Business has been busy at Sweet Somethings. Photo by Joe delTufo

The retention tool is going over so well that she bought two more vans, which also travel to neighborhoods.

Cakes, cookies and muffins are equally soothing. According to a General Mills survey, 42% of the survey respondents associate baked goods with a sense of comfort. Hilferty’s cinnamon buns are “baked with love, and they’re like a warm hug,” she says. “They offered comfort at a time when, really, everybody was pretty scared.”

At Sweet Somethings Desserts, customers drop in for cupcakes, tarts, cakes, individual cheesecakes, mini pies, cannoli and cookies. “It’s been going gangbusters,” says owner Lee Slaninko. The Little Italy shop makes wedding cakes and supplies desserts to about 18 area restaurants, but the walk-in traffic accounts for a large portion of sales, he says.

Tried, True & New

Sneaking a slice of cake or pie into your diet is easy when you’re dining out. Irvin says nearly every table at Snuff Mill orders dessert, even if it’s to share. Sticky toffee pudding with “million-dollar bacon” and butterscotch sauce is the top seller, followed by the Valrhona chocolate ganache tart with local Henlopen Sea Salt-caramel sauce.  

Sonora’s top-selling “Piecaken,” a Guinness chocolate cake with Irish cream frosting. Photo courtesy Sonora

At Caffe Gelato in Newark, dessert has always been a star; the restaurant started as a gelato shop. The Main Street eatery’s servers deliver a small gelato sample to each table before asking if the guests need anything else. Many decide to order a full-sized serving.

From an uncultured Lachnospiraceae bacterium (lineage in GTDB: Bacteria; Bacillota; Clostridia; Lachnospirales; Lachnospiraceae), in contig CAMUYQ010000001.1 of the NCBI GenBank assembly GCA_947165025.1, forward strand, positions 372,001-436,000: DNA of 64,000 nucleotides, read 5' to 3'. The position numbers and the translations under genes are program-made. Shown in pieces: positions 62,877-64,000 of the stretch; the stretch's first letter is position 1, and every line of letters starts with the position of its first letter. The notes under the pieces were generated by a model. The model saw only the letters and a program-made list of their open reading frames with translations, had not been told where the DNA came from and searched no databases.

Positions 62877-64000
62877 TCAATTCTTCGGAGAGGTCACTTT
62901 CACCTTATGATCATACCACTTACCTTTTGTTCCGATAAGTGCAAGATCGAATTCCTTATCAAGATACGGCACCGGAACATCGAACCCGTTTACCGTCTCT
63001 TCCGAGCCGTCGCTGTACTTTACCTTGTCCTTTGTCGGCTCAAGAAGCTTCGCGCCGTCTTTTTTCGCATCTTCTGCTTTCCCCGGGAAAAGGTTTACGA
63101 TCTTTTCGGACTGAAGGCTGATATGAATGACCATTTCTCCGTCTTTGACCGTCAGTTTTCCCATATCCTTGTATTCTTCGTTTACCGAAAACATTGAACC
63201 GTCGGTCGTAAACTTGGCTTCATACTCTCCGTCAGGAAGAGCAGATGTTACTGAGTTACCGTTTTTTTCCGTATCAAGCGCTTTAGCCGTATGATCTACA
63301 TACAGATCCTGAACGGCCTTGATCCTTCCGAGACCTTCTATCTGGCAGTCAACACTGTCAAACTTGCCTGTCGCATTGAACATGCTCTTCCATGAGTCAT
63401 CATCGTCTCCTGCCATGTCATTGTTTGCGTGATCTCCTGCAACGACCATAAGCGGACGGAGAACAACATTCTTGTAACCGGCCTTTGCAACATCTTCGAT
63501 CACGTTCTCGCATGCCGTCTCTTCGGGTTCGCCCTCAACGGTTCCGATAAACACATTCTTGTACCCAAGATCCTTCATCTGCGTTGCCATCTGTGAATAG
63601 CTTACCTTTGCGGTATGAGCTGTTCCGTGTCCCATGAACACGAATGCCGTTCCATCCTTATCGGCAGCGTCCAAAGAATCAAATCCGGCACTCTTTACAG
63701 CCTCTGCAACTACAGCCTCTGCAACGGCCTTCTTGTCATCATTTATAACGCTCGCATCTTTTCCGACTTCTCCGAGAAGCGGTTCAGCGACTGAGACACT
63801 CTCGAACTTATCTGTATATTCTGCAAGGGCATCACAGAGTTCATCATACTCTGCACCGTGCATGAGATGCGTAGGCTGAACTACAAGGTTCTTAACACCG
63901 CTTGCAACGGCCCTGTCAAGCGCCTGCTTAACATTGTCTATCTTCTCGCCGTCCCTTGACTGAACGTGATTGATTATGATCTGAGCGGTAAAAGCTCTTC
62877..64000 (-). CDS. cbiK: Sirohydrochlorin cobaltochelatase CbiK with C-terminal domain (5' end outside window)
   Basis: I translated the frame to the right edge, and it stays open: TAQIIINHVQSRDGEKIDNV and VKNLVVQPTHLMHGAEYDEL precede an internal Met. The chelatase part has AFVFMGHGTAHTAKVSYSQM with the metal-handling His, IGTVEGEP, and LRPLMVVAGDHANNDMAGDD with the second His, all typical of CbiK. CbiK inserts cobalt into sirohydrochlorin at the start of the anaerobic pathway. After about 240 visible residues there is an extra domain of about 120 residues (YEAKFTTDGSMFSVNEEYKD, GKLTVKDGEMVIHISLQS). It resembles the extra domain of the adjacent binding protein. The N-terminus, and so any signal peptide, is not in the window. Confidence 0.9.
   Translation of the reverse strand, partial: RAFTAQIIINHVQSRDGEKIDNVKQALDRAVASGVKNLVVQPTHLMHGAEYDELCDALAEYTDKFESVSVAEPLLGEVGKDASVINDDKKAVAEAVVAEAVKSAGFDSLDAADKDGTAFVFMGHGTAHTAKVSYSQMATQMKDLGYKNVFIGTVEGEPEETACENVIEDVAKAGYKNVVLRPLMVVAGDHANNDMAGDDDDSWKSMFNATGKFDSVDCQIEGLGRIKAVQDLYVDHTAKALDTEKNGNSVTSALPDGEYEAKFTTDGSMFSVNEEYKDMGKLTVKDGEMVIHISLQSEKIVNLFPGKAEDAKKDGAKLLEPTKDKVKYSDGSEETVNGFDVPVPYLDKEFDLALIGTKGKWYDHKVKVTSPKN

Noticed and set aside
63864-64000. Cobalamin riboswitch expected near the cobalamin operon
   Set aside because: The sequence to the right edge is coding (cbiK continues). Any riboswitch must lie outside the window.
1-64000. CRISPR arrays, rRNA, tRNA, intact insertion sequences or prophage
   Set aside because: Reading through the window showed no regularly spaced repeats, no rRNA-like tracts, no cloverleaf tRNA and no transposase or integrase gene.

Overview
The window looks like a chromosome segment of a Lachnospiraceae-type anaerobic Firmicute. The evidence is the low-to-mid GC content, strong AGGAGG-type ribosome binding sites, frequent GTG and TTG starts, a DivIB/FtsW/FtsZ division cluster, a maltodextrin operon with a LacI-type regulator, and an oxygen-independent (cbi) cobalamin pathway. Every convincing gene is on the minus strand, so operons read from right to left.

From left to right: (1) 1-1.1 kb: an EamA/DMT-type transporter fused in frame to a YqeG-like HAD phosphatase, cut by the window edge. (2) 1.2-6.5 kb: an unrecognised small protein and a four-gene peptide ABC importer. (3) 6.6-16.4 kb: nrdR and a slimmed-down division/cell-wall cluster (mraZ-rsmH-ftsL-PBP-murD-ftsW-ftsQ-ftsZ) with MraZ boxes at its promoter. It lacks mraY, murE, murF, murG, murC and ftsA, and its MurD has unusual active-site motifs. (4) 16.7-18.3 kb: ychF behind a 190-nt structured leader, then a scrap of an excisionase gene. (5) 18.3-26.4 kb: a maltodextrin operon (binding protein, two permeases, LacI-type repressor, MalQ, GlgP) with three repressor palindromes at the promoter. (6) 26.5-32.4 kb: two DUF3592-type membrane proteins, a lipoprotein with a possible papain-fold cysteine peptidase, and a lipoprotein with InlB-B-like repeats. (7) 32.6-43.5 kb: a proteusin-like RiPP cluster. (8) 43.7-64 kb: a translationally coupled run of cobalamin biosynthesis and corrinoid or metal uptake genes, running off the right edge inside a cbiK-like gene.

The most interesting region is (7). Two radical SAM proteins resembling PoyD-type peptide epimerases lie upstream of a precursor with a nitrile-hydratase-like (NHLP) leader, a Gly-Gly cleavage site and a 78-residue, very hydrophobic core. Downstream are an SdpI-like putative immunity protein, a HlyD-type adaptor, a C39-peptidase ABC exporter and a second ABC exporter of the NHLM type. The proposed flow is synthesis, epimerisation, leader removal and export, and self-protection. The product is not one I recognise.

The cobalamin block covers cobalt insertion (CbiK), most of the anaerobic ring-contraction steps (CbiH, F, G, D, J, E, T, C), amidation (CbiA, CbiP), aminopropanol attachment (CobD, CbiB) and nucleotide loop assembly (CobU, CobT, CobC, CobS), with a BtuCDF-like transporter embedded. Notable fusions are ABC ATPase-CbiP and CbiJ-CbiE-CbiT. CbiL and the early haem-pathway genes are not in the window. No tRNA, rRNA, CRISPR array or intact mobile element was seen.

In a fine-dining setting, guests want to sit back and enjoy themselves — and they like to see others doing the same. Dessert prolongs the experience. 

“It’s as if people are going through so much in our everyday world, and when they finally get the chance to relax with a wonderful meal, they want to treat themselves,” says Betsy Leroy, owner of Pizza By Elizabeths in Greenville.

But that approach isn’t limited to full-service establishments. “I think our dessert sales are good because no one expects to have an amazing dessert from a quick-serve restaurant,” says Kate Applebaum, who with husband Don owns Cajun Kate’s, which has locations in North Wilmington and the Booth’s Corner Farmers Market.

Given that Cajun Kate’s is a New Orleans-themed restaurant, it’s not surprising that confections include beignets and bread pudding. The kitchen is experimenting with calas, also known as Creole rice fritters or rice donuts. Desserts such as these have a timeless appeal, as does the Kentucky butter cake, the bestseller at Pizza by Elizabeths.